Case Model Illustration of a Six Sigma Healthcare Pioneer

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The Mount Carmel Health System

By Mark Matthews MD

A “Scrubbed” True Illustration

One of the earliest healthcare adopters of Six Sigma was the Mount Carmel Health System in Columbus, Ohio.

The organization was barely breaking even in the summer of 2000 when competition from surrounding providers made things worse. Employee layoffs added fuel to an already all-time low employee morale.


Chief Executive Officer Joe Calvaruso was determined to stem the bleeding, break the cycle of poor financial performance and return the hospital system to profitability.  He sought the potential benefits of Six Sigma and began a full deployment of its methodology. The plan was a bold move, as the organization ensured that no one would be terminated as a result of a Six Sigma project having eliminated his or her previous duties. These employees would be offered an alternative position in a different department. Moreover, top personnel were asked to leave their current positions to be trained and work full time as Six Sigma expert practitioners who would oversee project deployment while their positions were backfilled.


The Six Sigma deployment was the right decision. More than 50 projects were initiated with significant success. An example of an early Mount Carmel success story is the dramatic improvement in their Medicare + Choice product reimbursements, previously written off as uncollectible accounts. These accounts were often denied by HCFA due to coding of those patients as “working aged.”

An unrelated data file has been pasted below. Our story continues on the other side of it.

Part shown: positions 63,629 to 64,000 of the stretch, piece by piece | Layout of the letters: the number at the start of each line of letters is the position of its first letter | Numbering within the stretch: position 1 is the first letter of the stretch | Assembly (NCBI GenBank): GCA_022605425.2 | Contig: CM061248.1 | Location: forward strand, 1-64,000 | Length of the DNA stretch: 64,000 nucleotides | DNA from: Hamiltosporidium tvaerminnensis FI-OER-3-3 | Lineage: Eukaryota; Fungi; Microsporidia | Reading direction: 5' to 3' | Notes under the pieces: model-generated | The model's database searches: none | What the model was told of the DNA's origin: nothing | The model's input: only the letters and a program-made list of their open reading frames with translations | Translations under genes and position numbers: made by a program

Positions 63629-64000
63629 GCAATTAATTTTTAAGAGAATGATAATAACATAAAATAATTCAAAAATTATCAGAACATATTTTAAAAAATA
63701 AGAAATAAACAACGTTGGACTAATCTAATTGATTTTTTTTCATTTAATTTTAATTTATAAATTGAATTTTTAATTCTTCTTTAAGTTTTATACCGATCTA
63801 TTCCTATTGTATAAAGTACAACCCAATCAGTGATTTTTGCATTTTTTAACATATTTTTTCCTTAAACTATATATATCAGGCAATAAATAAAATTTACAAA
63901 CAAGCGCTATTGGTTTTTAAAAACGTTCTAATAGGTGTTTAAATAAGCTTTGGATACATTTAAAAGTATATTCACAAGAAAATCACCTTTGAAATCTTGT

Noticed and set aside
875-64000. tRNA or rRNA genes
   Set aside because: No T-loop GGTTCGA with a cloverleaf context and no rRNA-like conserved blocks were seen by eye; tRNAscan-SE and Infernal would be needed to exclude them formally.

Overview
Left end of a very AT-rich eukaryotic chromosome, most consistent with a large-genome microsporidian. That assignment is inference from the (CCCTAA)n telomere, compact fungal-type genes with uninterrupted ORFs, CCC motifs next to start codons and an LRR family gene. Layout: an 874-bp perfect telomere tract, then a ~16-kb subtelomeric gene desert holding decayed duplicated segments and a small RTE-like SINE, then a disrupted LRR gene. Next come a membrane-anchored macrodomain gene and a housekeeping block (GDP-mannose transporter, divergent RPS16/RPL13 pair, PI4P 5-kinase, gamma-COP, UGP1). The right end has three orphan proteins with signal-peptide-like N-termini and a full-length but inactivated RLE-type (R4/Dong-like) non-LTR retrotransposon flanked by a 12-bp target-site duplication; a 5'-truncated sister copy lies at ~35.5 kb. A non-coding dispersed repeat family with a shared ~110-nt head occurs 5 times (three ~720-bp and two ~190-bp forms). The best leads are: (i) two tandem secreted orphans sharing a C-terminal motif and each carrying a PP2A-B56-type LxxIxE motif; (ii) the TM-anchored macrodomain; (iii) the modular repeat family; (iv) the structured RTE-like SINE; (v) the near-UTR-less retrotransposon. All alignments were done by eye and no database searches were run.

Since the treatment process status often changed in these patients, HCFA often rejected claims or lessened reimbursement amounts, effectively making coding a difficult and elusive problem. The employment of the Six Sigma process fixed the problem, resulting in a real gain of $857,000 to the organization. The spillover of this methodology to other coding parameters also has dramatically boosted revenue collection.

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2 Responses

  1. The Next “Top 5%:” Identifying patients for additional care through micro-segmentation

    Current healthcare cost prevention efforts focus on the top 1% of highest risk patients. As care coordination efforts expand to a larger set of the patient population, the critical question is: If you’re a care manager, which patients should you offer additional care to at any given point in time?

    Our research shows that focusing on patients with the highest risk scores or highest current costs create suboptimal roadmaps. In this article we share an approach to predict patients whose costs are about to skyrocket, using a hypothesis-free micro-segmentation analysis.

    From there, working with physicians and care managers, we can formulate appropriate interventions.

    Tim Darling
    [Objective Health’s Director of Product Development]
    McKinsey Solution for Healthcare Providers


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